Kentucky prawns over sweet corn, Ta-         the Kentucky Department of Agriculture
basco sauce and Kenny’s white cheddar        and the Kentucky Aquaculture Associa-
grits with Kentucky sorghum barbecue         tion. Dishes were judged on presentation;
sauce. It was topped with baby spinach,      creativity, practicality and ease of prepa-     Patrick Colley’s winning dish.
sweet onions and a country ham hush          ration; composition and harmony of in-
puppy. Hutson’s runner-up dish of coun-      gredients; correct preparation and crafts-

                                                                                          1 of each year. Seeds adhering to a plant
Ginseng Digging Season Opens This Month                                                   taken during the digging season shall be
By Michael Fitzgerald                        harvest season yielded more than 13,000      planted within fifty (50) feet of the loca-
                                             pounds of ginseng, which was certified       tion of the plant with no tool used other
   Ginseng continues to be a profitable      for export from our state, up more than      than the finger. Ginseng growers are
enterprise for thousands of Kentuckians.     4,000 pounds from the previous year.         not to harvest the ginseng until it is
Dealers and diggers alike have found an      These profitable roots grow both wild in     five (5) years old or has three (3)
income stream that in some cases makes       the woods and cultivated in backyards        prongs. The sale of ginseng to dealers
it possible for rural Kentucky property      and fields where artificial shade has been   begins Sept. 1 of each year and extends
owners to continue to own their land and     created. The plant grows best with about     until March 31 of the following year.
pay their taxes.                             70 or 80 percent shade.                      Only dealers who hold a Certificate of
   A dealer I spoke with this week was          Cornell University ginseng specialist     Registration and Purchase Records prov-
told by his broker to expect to pay          Bob Beyfess states in his book “The          ing the ginseng was dug legally and
around $350 per pound for the root.          Practical Guide to Growing Ginseng”          bought within the legal dates approved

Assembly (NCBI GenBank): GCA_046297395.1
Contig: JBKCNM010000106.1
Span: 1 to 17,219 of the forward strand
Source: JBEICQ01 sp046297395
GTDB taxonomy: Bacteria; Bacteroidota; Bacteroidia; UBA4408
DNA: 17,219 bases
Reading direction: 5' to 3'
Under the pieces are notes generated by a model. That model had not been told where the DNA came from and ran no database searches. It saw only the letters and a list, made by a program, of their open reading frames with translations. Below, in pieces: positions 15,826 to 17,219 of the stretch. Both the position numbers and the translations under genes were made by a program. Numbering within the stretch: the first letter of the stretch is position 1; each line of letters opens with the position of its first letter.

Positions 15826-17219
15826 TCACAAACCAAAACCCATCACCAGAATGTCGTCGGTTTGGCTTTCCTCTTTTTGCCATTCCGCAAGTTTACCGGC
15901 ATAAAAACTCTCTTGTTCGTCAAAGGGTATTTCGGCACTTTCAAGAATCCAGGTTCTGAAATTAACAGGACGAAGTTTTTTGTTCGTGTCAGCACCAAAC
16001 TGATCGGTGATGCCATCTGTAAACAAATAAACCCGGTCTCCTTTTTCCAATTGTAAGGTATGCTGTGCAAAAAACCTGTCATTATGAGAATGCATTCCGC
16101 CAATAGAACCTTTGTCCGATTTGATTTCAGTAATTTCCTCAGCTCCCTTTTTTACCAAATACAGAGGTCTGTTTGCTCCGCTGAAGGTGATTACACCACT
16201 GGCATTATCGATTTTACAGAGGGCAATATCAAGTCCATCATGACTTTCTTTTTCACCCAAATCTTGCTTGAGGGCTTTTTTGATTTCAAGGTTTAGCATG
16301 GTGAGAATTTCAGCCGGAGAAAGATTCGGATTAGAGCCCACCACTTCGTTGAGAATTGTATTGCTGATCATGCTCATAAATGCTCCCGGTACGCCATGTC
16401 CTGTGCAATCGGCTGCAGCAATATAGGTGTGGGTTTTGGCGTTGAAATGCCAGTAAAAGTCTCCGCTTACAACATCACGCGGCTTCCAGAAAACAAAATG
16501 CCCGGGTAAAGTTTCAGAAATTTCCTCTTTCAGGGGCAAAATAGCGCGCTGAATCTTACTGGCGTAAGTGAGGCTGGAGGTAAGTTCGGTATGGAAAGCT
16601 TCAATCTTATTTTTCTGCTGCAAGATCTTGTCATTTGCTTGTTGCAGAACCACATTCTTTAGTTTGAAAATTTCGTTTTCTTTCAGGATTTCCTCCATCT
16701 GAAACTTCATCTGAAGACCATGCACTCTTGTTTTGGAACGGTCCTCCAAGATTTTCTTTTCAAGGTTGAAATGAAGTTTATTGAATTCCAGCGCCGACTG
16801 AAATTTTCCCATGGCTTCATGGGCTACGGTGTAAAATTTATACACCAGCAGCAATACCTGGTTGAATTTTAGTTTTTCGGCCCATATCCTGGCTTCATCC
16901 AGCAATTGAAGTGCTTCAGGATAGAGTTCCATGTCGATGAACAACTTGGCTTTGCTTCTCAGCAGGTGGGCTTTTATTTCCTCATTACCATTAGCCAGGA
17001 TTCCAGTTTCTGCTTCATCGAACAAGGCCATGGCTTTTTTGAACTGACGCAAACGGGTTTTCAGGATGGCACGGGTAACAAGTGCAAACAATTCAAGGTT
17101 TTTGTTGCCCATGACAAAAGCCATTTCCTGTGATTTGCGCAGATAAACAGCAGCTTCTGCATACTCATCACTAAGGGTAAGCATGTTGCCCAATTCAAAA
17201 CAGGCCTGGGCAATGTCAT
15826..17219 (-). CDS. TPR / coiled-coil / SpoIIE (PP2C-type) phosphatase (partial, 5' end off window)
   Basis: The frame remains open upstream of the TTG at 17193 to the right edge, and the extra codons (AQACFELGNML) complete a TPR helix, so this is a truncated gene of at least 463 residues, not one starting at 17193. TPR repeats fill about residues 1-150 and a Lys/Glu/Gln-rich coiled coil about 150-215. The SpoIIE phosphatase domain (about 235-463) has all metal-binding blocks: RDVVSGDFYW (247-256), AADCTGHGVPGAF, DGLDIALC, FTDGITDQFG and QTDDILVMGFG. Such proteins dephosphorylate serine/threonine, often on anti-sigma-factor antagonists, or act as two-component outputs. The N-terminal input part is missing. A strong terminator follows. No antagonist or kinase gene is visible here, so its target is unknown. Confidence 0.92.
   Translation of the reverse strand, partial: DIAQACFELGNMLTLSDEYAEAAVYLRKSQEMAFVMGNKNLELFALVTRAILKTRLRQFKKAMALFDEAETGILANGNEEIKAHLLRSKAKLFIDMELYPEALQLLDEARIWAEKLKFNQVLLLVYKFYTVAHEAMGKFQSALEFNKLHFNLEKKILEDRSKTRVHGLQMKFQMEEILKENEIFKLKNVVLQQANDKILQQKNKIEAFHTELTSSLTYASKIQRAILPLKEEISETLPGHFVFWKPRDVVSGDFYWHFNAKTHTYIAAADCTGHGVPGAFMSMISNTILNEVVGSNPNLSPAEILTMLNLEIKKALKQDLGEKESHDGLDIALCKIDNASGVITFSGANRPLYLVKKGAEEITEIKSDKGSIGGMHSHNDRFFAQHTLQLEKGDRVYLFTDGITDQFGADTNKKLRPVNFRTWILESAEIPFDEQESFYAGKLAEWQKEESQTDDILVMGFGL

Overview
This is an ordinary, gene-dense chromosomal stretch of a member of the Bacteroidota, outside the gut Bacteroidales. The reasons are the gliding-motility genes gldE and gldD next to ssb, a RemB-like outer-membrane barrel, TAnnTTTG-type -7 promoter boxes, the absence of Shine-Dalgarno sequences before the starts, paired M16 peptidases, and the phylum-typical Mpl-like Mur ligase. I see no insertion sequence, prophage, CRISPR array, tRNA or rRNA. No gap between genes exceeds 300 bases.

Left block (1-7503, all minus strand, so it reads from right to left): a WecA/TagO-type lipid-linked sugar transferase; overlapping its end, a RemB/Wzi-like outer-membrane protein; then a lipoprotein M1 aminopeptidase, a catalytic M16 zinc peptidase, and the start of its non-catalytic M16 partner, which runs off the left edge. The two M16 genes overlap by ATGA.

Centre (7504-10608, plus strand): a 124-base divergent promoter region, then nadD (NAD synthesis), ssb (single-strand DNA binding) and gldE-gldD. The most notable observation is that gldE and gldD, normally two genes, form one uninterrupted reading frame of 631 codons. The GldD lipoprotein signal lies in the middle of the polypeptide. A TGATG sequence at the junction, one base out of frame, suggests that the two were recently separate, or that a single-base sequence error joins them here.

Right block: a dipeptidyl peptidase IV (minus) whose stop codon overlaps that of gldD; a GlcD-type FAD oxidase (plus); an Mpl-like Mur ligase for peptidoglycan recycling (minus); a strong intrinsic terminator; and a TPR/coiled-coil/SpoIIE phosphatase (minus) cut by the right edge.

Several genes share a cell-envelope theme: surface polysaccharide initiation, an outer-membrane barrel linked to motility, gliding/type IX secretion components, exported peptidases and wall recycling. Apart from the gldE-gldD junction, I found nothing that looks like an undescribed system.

Prices for this medicinal herb may go        that in the late 1980s and early 1990s       for purchasing shall be able to export the
even higher if the drought begins to af-     ginseng became one of the most popular       roots. Ginseng dug outside the borders of
fect yields.                                 herbs on the market. In 1996 Beyfess         Kentucky is not allowed to enter the state
   Millions of people around the globe       said that more than $100 million in          unless it is certified in its state of origin.
are discovering the beneficial health ef-    American ginseng products was ex-            Likewise, ginseng dug within the borders
fects of ginseng. Most ginseng roots are     ported. While I don’t have exact num-        of Kentucky shall not be allowed to
exported and later return to us as tea       bers on last year’s data, it may be near     leave the state unless certified by a Ken-
which is purported to aid the circulatory    $200 million now.                            tucky agriculture department official.
system.                                         Those interested in digging the root         For more information about ginseng,
   I recently became the ginseng pro-        should remember that there is a digging      call Michael Fitzgerald at (502) 564-
gram coordinator for Kentucky. The past      season for wild ginseng. The root can        0290, ext. 230.
                                             only be dug between Aug. 15 and Dec.
Drought Creates Hay Shortage For Much of Kentucky
Staff Report                                                                              located the hay you need so we can take